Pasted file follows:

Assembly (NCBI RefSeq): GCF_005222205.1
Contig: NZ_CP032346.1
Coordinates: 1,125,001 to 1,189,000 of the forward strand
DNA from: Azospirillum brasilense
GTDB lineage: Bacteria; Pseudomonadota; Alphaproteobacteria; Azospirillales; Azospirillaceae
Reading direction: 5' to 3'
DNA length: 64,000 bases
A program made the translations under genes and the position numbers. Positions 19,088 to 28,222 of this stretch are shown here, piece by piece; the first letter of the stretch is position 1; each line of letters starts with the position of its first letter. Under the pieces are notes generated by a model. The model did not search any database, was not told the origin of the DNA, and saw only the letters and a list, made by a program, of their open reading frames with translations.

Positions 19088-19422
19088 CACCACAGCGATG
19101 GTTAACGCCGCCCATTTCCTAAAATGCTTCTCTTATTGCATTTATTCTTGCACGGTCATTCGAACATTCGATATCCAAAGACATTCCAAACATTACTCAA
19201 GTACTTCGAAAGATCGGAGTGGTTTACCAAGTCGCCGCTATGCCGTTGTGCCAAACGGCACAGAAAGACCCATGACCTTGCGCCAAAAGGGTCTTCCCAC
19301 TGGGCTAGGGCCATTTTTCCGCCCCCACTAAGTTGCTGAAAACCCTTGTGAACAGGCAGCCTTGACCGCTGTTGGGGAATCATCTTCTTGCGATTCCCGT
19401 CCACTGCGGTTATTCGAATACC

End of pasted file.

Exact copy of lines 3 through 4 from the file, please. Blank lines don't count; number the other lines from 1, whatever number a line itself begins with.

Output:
Coordinates: 1,125,001 to 1,189,000 of the forward strand
DNA from: Azospirillum brasilense